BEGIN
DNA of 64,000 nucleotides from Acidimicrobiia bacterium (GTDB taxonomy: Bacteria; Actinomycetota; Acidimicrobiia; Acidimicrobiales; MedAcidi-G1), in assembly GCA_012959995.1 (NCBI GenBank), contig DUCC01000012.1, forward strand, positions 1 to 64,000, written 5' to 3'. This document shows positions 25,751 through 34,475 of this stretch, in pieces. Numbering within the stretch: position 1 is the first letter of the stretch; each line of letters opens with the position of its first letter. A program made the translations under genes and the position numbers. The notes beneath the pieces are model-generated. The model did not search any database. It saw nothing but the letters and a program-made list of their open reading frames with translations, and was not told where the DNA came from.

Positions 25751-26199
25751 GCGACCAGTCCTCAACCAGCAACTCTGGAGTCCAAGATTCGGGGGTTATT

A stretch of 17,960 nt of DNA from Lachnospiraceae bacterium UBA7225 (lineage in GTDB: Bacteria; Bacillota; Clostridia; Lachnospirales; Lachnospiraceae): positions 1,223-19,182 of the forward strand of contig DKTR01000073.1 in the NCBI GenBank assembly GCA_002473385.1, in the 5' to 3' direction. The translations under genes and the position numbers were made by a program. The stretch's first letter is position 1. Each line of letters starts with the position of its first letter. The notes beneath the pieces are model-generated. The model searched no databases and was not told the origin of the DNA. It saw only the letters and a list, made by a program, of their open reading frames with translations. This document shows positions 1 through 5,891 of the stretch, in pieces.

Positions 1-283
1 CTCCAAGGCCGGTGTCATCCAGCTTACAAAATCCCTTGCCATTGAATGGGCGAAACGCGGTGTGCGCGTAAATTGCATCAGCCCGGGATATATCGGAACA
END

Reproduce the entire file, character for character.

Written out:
DNA of 64,000 nucleotides from Acidimicrobiia bacterium (GTDB taxonomy: Bacteria; Actinomycetota; Acidimicrobiia; Acidimicrobiales; MedAcidi-G1), in assembly GCA_012959995.1 (NCBI GenBank), contig DUCC01000012.1, forward strand, positions 1 to 64,000, written 5' to 3'. This document shows positions 25,751 through 34,475 of this stretch, in pieces. Numbering within the stretch: position 1 is the first letter of the stretch; each line of letters opens with the position of its first letter. A program made the translations under genes and the position numbers. The notes beneath the pieces are model-generated. The model did not search any database. It saw nothing but the letters and a program-made list of their open reading frames with translations, and was not told where the DNA came from.

Positions 25751-26199
25751 GCGACCAGTCCTCAACCAGCAACTCTGGAGTCCAAGATTCGGGGGTTATT

A stretch of 17,960 nt of DNA from Lachnospiraceae bacterium UBA7225 (lineage in GTDB: Bacteria; Bacillota; Clostridia; Lachnospirales; Lachnospiraceae): positions 1,223-19,182 of the forward strand of contig DKTR01000073.1 in the NCBI GenBank assembly GCA_002473385.1, in the 5' to 3' direction. The translations under genes and the position numbers were made by a program. The stretch's first letter is position 1. Each line of letters starts with the position of its first letter. The notes beneath the pieces are model-generated. The model searched no databases and was not told the origin of the DNA. It saw only the letters and a list, made by a program, of their open reading frames with translations. This document shows positions 1 through 5,891 of the stretch, in pieces.

Positions 1-283
1 CTCCAAGGCCGGTGTCATCCAGCTTACAAAATCCCTTGCCATTGAATGGGCGAAACGCGGTGTGCGCGTAAATTGCATCAGCCCGGGATATATCGGAACA